Social-Emotional Learning

social-emotional learning data

How to Share Social-Emotional Learning Data with Students

In our work with schools and districts, Panorama supports educators in using social-emotional learning (SEL) surveys to better understand the strengths and needs of their students. Many districts use social-emotional learning data for district- and school-wide data inquiry and continuous improvement processes and to set targeted goals around social-emotional learning growth.

Increasingly, we’re finding that school leaders and teachers are interested in sharing this SEL data directly with students. Discussing SEL data with students promotes a deeper understanding of what is measured, what these SEL skills mean, and what students can do to improve. Drawing from our work with school districts nationwide, we’ve created a brief guide for sharing SEL data with students.

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Explore Open Circle Resources in Playbook

For three decades, Open Circle has helped teachers, counselors, and principals in elementary schools develop students’ social and emotional skills and create school communities that are safe, welcoming, and engaging for everyone. Now, teachers can explore classroom strategies from Open Circle in Playbook, Panorama’s professional learning community for teachers. The Open Circle resources now available in Playbook align with Panorama’s measures of social-emotional learning, including grit, growth mindset, social awareness, and self-management.

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What Does Grit Mean to Fourth Graders?

At Carolina Voyager Charter School, a K-4 school in Charleston, South Carolina, grit was the theme of the month in October. Even after October, students at Carolina Voyager are still excited to talk about grit. We asked students what focusing on grit means for them, for their peers, and their school. One fourth-grade student shared, “To me, grit means never give up, never be distracted from your goals, and stay focused.”

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Improving SEL with Measurement Twitter Chat

Panorama hosted an EdWeek webinar on “Improving SEL with Measurement,” showcasing social-emotional learning at Fresno Unified School District, Woodridge School District 68, and Dallas Independent School District. Fresno USD Superintendent Michael Hanson, Woodridge 68 Assistant Superintendent Greg Wolcott, and Director of Operations Planning and Implementation Tricia Baumer at Dallas ISD shared learnings and strategies from their districts. Educators joined the conversation by live-tweeting the event with the hashtag #SELWebinar. Webinar participants shared photos, graphs, and, most importantly, their perspectives on improving social-emotional learning. Follow along with the live chat log via Storify!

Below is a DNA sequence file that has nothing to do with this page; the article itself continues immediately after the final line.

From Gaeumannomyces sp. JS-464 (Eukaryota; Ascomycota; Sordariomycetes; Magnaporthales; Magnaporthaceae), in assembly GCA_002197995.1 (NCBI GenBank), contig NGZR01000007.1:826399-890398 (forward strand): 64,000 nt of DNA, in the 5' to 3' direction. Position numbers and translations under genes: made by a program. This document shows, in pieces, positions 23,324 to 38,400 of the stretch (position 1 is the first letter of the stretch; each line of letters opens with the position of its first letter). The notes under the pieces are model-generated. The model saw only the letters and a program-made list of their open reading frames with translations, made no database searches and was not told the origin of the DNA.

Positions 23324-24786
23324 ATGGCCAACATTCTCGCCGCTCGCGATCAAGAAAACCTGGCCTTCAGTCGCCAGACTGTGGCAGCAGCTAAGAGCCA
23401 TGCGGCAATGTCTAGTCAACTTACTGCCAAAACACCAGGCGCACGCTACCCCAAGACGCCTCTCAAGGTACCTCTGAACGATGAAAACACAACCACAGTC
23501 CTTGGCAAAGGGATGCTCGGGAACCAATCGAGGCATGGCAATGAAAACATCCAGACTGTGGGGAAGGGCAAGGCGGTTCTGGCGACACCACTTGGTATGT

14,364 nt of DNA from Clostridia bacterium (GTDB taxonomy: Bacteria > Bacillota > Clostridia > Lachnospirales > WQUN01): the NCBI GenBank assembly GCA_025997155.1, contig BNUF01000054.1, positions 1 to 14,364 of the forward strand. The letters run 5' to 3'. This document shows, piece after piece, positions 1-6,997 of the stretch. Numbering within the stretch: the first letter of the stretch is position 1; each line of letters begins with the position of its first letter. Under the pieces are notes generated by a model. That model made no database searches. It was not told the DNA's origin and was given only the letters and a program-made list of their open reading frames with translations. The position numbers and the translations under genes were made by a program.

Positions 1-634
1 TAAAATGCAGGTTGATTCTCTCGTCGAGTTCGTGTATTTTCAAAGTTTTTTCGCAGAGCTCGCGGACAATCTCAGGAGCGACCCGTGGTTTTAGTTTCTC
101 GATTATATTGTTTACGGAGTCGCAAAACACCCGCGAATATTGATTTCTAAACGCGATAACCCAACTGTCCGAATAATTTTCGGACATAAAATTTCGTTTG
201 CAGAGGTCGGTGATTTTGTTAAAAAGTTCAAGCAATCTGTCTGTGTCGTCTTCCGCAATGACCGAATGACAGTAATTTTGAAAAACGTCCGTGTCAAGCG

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sharing social-emotional learning priorities

Sharing SEL Priorities With Your Team

What is social-emotional learning (SEL) at your school? This year, school and district leaders are rallying teachers, staff, and students around specific facets of SEL that matter for their school communities, and principals and SEL coordinators are establishing common visions for SEL. One effective way to get a campus or district team on the same page about social-emotional learning priorities is to introduce the terminology and reasons why your community is focusing on SEL during a staff meeting or professional development session. But you don’t need to start your presentation from scratch.

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Are We Thinking About Growth Mindset Too Narrowly?

An analysis of a nationwide measure of 23,000 students’ perceptions of growth mindset shows meaningful differences in what students believe they can change and a gender gap.

Last school year, David Andrews, a social studies teacher at Piedmont Hills High School (Calif.), noticed something in his students that puzzled him.

As a teacher of 6 years, Andrews had read the research by Stanford Professor Carol Dweck and others that showed the impact of having a growth mindset on students’ learning and academic achievement. Andrews promoted this belief that people can work deliberately to change their most basic abilities — namely their intelligence.

“Students are so varied when it comes to their mindsets,” Andrews said. “I’m still working to crack the enigma of how to support all my students’ beliefs about themselves.” He would overhear students saying they were good at social studies, but would never be good at math. Other students would say they could always work harder to do better in class, while some felt they just weren’t that talented.

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